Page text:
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Places on nearly 150 courses going abegging, says CAO

ALMOST 150 courses -- many in key areas such as engineering, computing and business -- already have empty places because they don't have enough qualified applicants.

And more courses are expected to join the vacancies list on the Central Applications Office (CAO) website over the next few days.

The available courses cover a wide range of disciplines, from herbal science at the Cork Institute of Technology, to wine and beverage management at the Institute of Technology, Tallaght.


But many are also in the crucial areas of engineering and computing.

Dublin City University (DCU), for instance, has 11 courses with vacancies in these disciplines, while NUI Mayn-ooth has vacancies on four engineering courses.

The Cork Institute also has vacancies in software development and computer networking. Vacancies have been reported on business courses at both the public and the private colleges as well.

At honours degree (Level 8) there are vacancies on 54 programmes and there are about 95 courses at level 6/7 certificate/ordinary degree level.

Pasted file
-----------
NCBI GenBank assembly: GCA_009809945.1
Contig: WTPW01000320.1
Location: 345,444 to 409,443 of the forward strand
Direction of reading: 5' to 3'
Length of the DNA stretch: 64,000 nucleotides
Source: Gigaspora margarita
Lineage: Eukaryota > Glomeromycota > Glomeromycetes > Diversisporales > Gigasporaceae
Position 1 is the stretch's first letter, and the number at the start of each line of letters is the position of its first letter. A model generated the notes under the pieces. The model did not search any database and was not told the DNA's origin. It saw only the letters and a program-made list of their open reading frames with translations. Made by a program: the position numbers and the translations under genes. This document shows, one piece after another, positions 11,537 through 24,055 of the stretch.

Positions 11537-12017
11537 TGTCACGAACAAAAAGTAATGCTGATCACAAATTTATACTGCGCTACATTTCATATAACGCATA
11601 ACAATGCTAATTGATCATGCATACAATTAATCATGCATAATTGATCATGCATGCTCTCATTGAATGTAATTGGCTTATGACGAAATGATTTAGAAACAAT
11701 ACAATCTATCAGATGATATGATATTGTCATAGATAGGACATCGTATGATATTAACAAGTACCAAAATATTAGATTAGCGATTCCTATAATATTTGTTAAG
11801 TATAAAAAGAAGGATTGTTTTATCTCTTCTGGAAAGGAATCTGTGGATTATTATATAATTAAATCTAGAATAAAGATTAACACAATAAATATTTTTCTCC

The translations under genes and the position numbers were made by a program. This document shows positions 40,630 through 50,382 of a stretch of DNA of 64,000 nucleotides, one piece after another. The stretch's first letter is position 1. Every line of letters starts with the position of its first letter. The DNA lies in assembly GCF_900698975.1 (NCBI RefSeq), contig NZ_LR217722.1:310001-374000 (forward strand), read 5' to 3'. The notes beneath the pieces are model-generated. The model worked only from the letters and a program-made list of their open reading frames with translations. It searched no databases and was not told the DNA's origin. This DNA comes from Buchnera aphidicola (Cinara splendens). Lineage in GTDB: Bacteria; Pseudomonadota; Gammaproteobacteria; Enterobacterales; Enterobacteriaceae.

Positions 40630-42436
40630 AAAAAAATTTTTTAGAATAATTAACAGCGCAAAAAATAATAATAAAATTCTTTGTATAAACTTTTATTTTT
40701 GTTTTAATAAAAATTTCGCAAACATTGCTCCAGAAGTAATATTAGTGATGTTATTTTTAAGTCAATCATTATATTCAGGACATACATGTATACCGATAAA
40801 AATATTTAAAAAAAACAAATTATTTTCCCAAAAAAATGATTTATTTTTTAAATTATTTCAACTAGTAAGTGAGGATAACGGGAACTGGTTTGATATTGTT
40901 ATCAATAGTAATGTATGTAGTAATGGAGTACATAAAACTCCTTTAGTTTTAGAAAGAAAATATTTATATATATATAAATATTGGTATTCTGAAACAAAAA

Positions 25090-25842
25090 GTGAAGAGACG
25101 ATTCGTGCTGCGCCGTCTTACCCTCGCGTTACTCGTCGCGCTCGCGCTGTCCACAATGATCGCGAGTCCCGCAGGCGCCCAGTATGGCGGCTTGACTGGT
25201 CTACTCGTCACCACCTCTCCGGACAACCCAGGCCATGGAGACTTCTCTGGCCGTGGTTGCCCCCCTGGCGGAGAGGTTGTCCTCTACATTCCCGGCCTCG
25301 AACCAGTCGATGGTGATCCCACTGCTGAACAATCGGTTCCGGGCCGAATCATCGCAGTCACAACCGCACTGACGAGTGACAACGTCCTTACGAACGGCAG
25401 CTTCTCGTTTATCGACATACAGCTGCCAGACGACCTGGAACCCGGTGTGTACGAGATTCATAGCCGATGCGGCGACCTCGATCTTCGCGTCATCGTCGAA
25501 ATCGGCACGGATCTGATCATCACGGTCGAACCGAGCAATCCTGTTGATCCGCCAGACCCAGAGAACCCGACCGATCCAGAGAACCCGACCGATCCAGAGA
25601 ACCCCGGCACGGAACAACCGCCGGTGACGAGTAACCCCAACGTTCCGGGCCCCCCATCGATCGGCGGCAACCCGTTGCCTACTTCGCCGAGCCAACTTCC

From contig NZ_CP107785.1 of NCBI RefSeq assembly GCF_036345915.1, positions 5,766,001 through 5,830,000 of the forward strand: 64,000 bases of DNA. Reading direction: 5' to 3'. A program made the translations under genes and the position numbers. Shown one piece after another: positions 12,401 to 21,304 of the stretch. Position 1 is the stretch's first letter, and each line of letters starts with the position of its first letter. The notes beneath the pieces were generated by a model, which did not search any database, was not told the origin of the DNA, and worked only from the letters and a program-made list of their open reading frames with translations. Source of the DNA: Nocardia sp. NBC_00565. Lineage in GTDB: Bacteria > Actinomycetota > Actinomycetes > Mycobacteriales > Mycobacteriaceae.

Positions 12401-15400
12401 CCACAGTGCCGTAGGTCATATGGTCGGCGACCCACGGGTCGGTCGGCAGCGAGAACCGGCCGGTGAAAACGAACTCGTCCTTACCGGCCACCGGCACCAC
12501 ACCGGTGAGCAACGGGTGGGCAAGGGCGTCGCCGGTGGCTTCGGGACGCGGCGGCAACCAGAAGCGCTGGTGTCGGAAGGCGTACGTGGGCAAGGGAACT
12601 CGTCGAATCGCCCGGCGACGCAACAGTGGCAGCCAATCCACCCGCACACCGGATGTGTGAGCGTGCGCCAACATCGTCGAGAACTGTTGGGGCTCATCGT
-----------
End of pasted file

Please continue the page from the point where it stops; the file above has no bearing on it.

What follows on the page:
The Dundalk Institute of Technology has vacancies on 14 courses that include agriculture, building, applied cultural studies and veterinary nursing.

Potential applicants can see the up-to-date list of vacancies, and apply, on the CAO website -- www.cao.ie -- from today.

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The vacancies have arisen despite the record number of applications to the CAO and the record number of offers this year.

Another record was set yesterday after 16,289 applicants accepted offers of college places online by 6.15pm.

Thousands more will accept their offers online today, as the number of acceptances being handled on paper drops dramatically.

Meanwhile, the National Parents Council (post-primary) helpline was as busy as ever yesterday with many long calls handling issues such as deferring entry, more detailed information about courses and queries about the chances of getting a higher preference on the second round.

Helpline organiser Rose Tully said that, once again, most of the calls were made by parents -- usually mothers -- rather than prospective students. The service is co-sponsored by Eircom and the Irish Independent, and the calls are dealt with by members of the Institute of Guidance Counsellors.

Fine Gael Senate Education spokesperson Fidelma Healy Eames advised students to think hard about the suitability of the course before accepting or rejecting second and third round offers.

"Reports indicate that about one-third of students drop out of higher education during or at the end of their first year in college -- a move which is often the result of a lack of timely advice or incorrect advice being given," she added.

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